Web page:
Statistical Methods for Omics Data Integration Open Access

Jin, Zhuxuan (Fall 2017)

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In the first topic, we propose a statistical model to integrate gene expression profiles with gene network for feature classification. Existing methods do not allow flexible modeling of sub-types of genes and they ignore nodes without observed expressions. To address these limitations, we propose a Bayesian nonparametric method for gene classification. A new prior is developed for the class indicators incorporating the network dependencies. Missing gene nodes are handled by imputation. Our method can achieve increased classification accuracy in simulations. We illustrate our method on a survival analysis of the cutaneous melanoma dataset from the Cancer Genome Atlas and obtain some meaningful results.

In the second topic, we propose a computational method for integrating the LC-MS metabolomics data with the metabolic network and adduct ion relations for missing value imputation. Existing methods are mostly borrowed from microarray studies without considering feature relations or network information. Our algorithm incorporates the metabolic network, adduct ion relations, linear and nonlinear associations between features to build a feature-level network. The proposed method resorts to support vector regression for imputation based on features in the neighborhood on the network. It can achieve a smaller normalized root mean squared error in real data-based simulations.

In the third topic, we propose a statistical model to integrate genotypes with brain imaging phenotypes for activation shape estimation and gene discovery for Alzheimer’s disease. There is lack of statistical methods to perform genetic dissection of brain activation phenotypes such as shape and intensity. We propose a Bayesian hierarchical model which consists of two levels of hierarchy. At level 1, a Bayesian non-parametric level set model is used for studying the activation shape. At level 2, a regression model is constructed to select genetic variants that are strongly associated with the activation intensity, where a spike-and-slab prior and a Gaussian process prior are chosen for feature selection. The advantages of the method are illustrated via simulations and analyses of imaging genetics data from the Alzheimer’s disease neuroimaging initiative.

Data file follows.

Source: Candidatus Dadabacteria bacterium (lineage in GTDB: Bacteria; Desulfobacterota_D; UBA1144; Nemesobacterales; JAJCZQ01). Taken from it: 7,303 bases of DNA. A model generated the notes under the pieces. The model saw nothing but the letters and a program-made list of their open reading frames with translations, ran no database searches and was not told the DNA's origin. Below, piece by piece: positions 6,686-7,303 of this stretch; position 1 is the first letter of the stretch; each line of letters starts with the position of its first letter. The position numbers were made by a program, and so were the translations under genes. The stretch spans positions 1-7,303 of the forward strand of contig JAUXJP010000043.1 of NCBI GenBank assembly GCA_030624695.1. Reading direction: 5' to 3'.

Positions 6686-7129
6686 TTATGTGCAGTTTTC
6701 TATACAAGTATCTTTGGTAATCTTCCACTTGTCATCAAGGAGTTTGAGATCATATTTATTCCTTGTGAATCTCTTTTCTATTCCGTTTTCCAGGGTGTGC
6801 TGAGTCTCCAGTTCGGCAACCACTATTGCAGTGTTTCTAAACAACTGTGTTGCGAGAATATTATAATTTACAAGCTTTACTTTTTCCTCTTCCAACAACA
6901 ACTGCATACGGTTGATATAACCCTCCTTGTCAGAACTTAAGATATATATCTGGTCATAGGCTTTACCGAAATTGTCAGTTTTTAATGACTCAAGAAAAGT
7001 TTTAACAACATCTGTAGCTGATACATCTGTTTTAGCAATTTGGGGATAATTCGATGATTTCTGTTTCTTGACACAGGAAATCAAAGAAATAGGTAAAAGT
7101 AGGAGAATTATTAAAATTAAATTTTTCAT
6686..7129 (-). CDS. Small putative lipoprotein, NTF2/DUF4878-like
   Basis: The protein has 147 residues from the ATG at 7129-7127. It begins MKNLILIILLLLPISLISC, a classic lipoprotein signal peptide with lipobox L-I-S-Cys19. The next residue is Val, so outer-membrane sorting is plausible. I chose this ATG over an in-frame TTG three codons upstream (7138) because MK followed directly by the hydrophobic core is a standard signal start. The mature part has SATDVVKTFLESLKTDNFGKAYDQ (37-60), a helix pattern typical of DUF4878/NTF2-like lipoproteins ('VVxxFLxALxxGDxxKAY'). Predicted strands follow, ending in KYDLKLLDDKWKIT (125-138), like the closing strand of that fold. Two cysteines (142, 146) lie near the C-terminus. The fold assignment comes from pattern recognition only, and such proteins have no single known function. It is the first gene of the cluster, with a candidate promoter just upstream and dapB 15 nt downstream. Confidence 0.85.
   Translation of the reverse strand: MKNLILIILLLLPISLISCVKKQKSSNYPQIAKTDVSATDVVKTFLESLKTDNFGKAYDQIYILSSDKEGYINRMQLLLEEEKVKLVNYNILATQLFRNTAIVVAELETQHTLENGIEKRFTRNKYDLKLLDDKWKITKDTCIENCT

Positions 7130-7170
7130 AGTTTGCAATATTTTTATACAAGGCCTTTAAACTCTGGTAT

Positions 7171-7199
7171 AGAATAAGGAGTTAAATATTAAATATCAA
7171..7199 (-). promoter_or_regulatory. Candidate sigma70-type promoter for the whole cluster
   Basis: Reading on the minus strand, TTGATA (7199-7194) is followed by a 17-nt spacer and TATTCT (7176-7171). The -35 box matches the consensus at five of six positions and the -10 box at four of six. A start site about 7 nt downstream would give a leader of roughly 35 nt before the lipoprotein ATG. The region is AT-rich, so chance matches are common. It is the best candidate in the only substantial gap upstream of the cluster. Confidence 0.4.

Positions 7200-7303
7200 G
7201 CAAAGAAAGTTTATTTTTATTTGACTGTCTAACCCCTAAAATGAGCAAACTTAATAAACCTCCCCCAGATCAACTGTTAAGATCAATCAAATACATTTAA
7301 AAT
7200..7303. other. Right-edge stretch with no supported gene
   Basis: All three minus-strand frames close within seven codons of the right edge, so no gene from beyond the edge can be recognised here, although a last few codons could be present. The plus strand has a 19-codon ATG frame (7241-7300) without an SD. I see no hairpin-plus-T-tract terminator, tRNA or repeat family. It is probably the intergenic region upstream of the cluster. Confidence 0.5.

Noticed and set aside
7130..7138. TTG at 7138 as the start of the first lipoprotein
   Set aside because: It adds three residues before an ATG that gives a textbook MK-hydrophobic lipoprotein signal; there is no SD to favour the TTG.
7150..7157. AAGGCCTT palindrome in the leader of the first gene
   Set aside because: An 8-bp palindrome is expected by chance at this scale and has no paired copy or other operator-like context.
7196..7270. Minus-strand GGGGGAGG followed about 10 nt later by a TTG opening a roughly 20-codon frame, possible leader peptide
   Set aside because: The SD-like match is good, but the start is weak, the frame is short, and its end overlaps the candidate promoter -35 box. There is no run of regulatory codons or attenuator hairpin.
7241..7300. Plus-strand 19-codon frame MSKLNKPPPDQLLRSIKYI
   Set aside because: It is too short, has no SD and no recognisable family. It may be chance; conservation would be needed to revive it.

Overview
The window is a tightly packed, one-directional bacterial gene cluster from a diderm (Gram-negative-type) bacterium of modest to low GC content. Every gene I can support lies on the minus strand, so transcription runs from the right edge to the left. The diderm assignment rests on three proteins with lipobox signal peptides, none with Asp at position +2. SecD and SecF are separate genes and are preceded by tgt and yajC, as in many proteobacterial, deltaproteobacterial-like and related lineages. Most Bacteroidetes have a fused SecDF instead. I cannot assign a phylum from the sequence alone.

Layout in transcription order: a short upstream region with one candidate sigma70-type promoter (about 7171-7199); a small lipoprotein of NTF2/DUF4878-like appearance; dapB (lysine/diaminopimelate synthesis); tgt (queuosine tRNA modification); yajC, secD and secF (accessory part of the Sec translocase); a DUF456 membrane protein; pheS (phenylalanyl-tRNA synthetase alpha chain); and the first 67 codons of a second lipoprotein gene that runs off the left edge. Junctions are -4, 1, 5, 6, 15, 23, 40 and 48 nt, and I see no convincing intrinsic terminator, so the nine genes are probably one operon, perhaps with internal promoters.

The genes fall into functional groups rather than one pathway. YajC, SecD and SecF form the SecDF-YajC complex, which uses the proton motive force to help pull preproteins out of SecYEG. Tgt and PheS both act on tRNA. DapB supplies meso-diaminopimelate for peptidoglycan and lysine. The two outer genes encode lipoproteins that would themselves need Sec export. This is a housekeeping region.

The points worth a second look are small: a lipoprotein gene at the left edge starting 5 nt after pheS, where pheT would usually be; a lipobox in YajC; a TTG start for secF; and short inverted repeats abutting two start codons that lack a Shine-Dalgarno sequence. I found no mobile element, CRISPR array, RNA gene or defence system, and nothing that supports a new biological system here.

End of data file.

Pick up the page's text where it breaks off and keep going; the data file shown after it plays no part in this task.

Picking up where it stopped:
Table of Contents

1 Introduction 

1.1 Omics Data

1.2 Applications

1.2.1 Feature Classification

1.2.2 Missing Values in Omics Data Research

1.2.3 Alzheimer’s Disease

1.3 Omics Data Sources 

1.4 Outline

2 Integrate Gene Expression Profiles with Gene Network for Feature Classification 

2.1 Introduction

2.2 Bayesian Nonparametric Feature Classification

2.2.1 The Model

2.2.2 Prior Specifications

2.2.3 Missing Data Imputation

2.3 Posterior Computation

2.4 Simulation Studies 

2.4.1 Complete Data Cases

2.4.2 Missing Data Cases

2.5 Survival Analysis of Cutaneous Melanoma

2.6 Discussion

3 Integrate the LC-MS Metabolomics Data with Metabolic Network and Adduct Ion Relations for Missing Value Imputation

3.1 Introduction

3.2 Methods

3.2.1 Building the predictor network

3.2.2 The imputation procedure

3.2.3 Performance Comparision

3.3 Results

3.3.1 Datasets and Simulation Setup

3.3.2 Computation

3.3.3 Simulation Results

3.4 Discussion and Conclusion

4 Integrate Genotypes with Imaging Phyenotypes for Shape Analysis and Gene Discovery for Alzheimer’s Disease

4.1 Introduction

4.2 The Model

4.2.1 Two-Level Model 

4.2.2 Prior Specifications

4.2.3 Model Representation

4.2.4 Posterior Computation

4.2.5 Non-sparse Bayesian Variable Selection Model

4.3 Simulation Studies Single Subject with 2D Image and no Variable Selection Multi-subjects with 3D Image and no Variable Selection Multi-subjects with 3D Image and variable selection 

4.4 Real Data Application

4.5 Conclusion and Discussion

A Appendix for Chapter 2 

B Appendix for Chapter 3 

C Appendix for Chapter 4

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